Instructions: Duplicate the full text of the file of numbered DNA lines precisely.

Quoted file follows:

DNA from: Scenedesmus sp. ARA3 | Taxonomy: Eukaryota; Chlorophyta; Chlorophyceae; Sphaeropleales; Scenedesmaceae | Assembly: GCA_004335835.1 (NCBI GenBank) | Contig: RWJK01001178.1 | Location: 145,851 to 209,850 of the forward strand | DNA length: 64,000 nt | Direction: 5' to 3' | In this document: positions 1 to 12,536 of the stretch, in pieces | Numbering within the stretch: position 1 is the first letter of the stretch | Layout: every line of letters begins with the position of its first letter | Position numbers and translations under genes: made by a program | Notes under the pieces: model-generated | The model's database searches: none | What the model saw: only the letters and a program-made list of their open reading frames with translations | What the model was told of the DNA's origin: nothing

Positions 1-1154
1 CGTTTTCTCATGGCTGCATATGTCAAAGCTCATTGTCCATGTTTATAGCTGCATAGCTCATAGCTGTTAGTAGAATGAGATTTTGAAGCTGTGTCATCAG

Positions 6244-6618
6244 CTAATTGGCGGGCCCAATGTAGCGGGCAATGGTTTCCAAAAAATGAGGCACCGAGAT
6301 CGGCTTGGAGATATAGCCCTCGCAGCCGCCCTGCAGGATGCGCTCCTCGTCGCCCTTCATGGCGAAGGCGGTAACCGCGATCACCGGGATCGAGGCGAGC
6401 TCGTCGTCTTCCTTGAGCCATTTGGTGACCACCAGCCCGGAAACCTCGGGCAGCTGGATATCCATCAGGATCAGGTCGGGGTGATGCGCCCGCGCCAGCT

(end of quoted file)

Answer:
DNA from: Scenedesmus sp. ARA3 | Taxonomy: Eukaryota; Chlorophyta; Chlorophyceae; Sphaeropleales; Scenedesmaceae | Assembly: GCA_004335835.1 (NCBI GenBank) | Contig: RWJK01001178.1 | Location: 145,851 to 209,850 of the forward strand | DNA length: 64,000 nt | Direction: 5' to 3' | In this document: positions 1 to 12,536 of the stretch, in pieces | Numbering within the stretch: position 1 is the first letter of the stretch | Layout: every line of letters begins with the position of its first letter | Position numbers and translations under genes: made by a program | Notes under the pieces: model-generated | The model's database searches: none | What the model saw: only the letters and a program-made list of their open reading frames with translations | What the model was told of the DNA's origin: nothing

Positions 1-1154
1 CGTTTTCTCATGGCTGCATATGTCAAAGCTCATTGTCCATGTTTATAGCTGCATAGCTCATAGCTGTTAGTAGAATGAGATTTTGAAGCTGTGTCATCAG

Positions 6244-6618
6244 CTAATTGGCGGGCCCAATGTAGCGGGCAATGGTTTCCAAAAAATGAGGCACCGAGAT
6301 CGGCTTGGAGATATAGCCCTCGCAGCCGCCCTGCAGGATGCGCTCCTCGTCGCCCTTCATGGCGAAGGCGGTAACCGCGATCACCGGGATCGAGGCGAGC
6401 TCGTCGTCTTCCTTGAGCCATTTGGTGACCACCAGCCCGGAAACCTCGGGCAGCTGGATATCCATCAGGATCAGGTCGGGGTGATGCGCCCGCGCCAGCT